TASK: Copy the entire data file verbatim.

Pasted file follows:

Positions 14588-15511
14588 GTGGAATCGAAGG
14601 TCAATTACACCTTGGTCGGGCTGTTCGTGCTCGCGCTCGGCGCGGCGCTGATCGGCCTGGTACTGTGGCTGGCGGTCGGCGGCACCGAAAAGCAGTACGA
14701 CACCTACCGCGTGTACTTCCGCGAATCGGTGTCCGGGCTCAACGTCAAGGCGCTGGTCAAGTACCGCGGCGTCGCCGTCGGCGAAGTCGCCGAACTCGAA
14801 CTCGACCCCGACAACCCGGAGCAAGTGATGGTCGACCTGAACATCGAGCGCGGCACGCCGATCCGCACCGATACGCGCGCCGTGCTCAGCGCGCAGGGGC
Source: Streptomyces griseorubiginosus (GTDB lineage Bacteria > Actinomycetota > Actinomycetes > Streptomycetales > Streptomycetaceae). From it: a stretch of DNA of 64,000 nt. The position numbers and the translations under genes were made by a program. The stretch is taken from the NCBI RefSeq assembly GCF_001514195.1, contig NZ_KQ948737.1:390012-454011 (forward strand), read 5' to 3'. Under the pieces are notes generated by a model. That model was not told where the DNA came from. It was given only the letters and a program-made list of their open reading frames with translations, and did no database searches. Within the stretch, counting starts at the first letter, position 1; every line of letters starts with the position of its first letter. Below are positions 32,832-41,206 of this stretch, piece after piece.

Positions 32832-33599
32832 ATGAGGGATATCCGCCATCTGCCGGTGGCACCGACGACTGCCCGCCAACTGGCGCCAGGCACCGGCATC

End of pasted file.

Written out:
Positions 14588-15511
14588 GTGGAATCGAAGG
14601 TCAATTACACCTTGGTCGGGCTGTTCGTGCTCGCGCTCGGCGCGGCGCTGATCGGCCTGGTACTGTGGCTGGCGGTCGGCGGCACCGAAAAGCAGTACGA
14701 CACCTACCGCGTGTACTTCCGCGAATCGGTGTCCGGGCTCAACGTCAAGGCGCTGGTCAAGTACCGCGGCGTCGCCGTCGGCGAAGTCGCCGAACTCGAA
14801 CTCGACCCCGACAACCCGGAGCAAGTGATGGTCGACCTGAACATCGAGCGCGGCACGCCGATCCGCACCGATACGCGCGCCGTGCTCAGCGCGCAGGGGC
Source: Streptomyces griseorubiginosus (GTDB lineage Bacteria > Actinomycetota > Actinomycetes > Streptomycetales > Streptomycetaceae). From it: a stretch of DNA of 64,000 nt. The position numbers and the translations under genes were made by a program. The stretch is taken from the NCBI RefSeq assembly GCF_001514195.1, contig NZ_KQ948737.1:390012-454011 (forward strand), read 5' to 3'. Under the pieces are notes generated by a model. That model was not told where the DNA came from. It was given only the letters and a program-made list of their open reading frames with translations, and did no database searches. Within the stretch, counting starts at the first letter, position 1; every line of letters starts with the position of its first letter. Below are positions 32,832-41,206 of this stretch, piece after piece.

Positions 32832-33599
32832 ATGAGGGATATCCGCCATCTGCCGGTGGCACCGACGACTGCCCGCCAACTGGCGCCAGGCACCGGCATC